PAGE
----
Life Uncoloured.

Artist: Richard Claremont

Artist: Richard Claremont

Oh life, you funny creature!

Sometimes you have me feeling oh so inspired and I wriggle about with the delight of being, other times, you have me feeling oh so blue, rather exhausted, irritable and well uninspired.

Immediately I think of the Yoga Sutras of Patanjali –I’m a bit of a philosophy nerd.

The Yoga Sutras are verses or ‘threads’, which together construct the ‘manual’ to the Royal path of Yoga (Raja Yoga) written around 300BC.
Simply put, these verses hold knowledge of the path to enlightenment through the stilling of the fluctuations of the mind.

Sutra 1.5 “Vrttyah pañcatayyah klistāklistāh” translates to “There are five kinds of mental modifications which are either painful or painless” (1)

Artist: Sally West

Artist: Sally West

Leaving the details of the 5 modifications aside, notice how Patanjali doesn’t say “These modifications are painful or pleasurable” he instead, purposefully leaves out the word pleasurable as he realised that pleasure and pain are opposite ends of the same dualistic spectrum.
If one feels pleasure then one too must feel pain.

He uses the word “aklistāh” which translates to “uncoloured” or “painless” alluding to the space between pain and pleasure. In this space of equanimity one neither allows the mind to fluctuate to the space of “oh so joyful let’s jump around like teenage girls” nor to “I want to crawl into a cave for the next 30 years” Instead we find solace in the space between.

Another way to think about this is as a white canvas. The pleasurable and painful states equate to a painted canvas, interpret, as you will. The painless state is the white untouched canvas. What can we see in a blank canvas?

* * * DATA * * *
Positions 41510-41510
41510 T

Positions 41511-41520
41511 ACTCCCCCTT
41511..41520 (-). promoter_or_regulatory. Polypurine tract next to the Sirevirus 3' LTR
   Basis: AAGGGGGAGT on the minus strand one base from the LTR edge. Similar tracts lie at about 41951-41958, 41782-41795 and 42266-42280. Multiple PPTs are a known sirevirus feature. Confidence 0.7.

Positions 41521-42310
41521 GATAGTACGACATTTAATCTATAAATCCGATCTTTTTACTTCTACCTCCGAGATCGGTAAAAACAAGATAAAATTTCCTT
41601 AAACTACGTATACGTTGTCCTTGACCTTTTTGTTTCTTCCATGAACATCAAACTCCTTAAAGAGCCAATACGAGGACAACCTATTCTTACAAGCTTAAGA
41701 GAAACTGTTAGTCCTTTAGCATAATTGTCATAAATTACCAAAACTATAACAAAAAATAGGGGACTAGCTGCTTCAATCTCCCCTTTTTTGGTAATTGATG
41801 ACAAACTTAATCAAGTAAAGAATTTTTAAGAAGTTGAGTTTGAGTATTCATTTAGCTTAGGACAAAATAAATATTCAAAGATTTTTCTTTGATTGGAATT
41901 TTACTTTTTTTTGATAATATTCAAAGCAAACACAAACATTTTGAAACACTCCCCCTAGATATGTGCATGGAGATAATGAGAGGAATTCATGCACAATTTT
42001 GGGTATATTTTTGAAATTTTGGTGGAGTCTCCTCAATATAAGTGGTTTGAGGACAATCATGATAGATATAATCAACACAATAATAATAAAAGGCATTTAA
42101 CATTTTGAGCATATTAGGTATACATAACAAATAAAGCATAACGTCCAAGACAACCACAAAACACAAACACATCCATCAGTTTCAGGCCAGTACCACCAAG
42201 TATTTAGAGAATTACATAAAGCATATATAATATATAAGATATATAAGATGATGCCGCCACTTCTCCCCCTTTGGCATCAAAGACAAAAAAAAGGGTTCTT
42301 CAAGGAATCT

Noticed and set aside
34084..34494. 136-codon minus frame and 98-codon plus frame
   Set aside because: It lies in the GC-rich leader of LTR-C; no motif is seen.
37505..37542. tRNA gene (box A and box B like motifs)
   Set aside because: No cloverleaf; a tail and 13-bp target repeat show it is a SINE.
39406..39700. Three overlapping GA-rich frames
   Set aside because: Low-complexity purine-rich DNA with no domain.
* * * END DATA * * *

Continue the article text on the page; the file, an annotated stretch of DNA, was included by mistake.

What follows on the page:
Many of us (most) may be thinking “but I love the highs in life, I love feeling everything intensely, I love the painted canvas’ “
I hear you loud and clear, I too love the moments where life is just so blissfully unimaginably delicious, but perhaps Patanjali was onto something? The moments where I think back to feeling the most fulfilled or the most at peace have been the moments, which existed between the extremes.

Artist: Kate Shaw

Artist: Kate Shaw

Granted, Patanjali wrote the Sutras for the Sanyasi (spiritual recluse) not for the person immersed in living in this world. So perhaps for us worldly-types it means that we simply begin to have awareness of the height of the highs and the depths of the lows, noticing what the middle feels like, where in our lives we touch this middle equanimous ground.
Maybe we stay in the middle a little longer when we realise that the absence of Joy and the absence of pain may in fact mean the same thing.

Artist: Monica Rohan

Artist: Monica Rohan

Personally I’d love to invite Patanjali over for a cup of tea in my sea-foam polka dot tea cups with the roses inside (because I still have attachment issues and derive slightly too much joy from these teacups) and quiz him on this whole “life” thing.

In the meantime I’ve compiled some art pieces by some of my favourite Australian Artists as a little bit of Inspo and a little bit of JOY for the eyes.
Make sure to click through to their webpages for more eye candy.

Enjoy!

Artists: Gayle Napangardi Gibson|  Mina Mina Jukurrpa

Artists: Gayle Napangardi Gibson|  Mina Mina Jukurrpa

(1)Translation of Sutra 1.5 taken from Sri Swami Satchidananda, there are several other translations, which speak of the same principle but in different terms.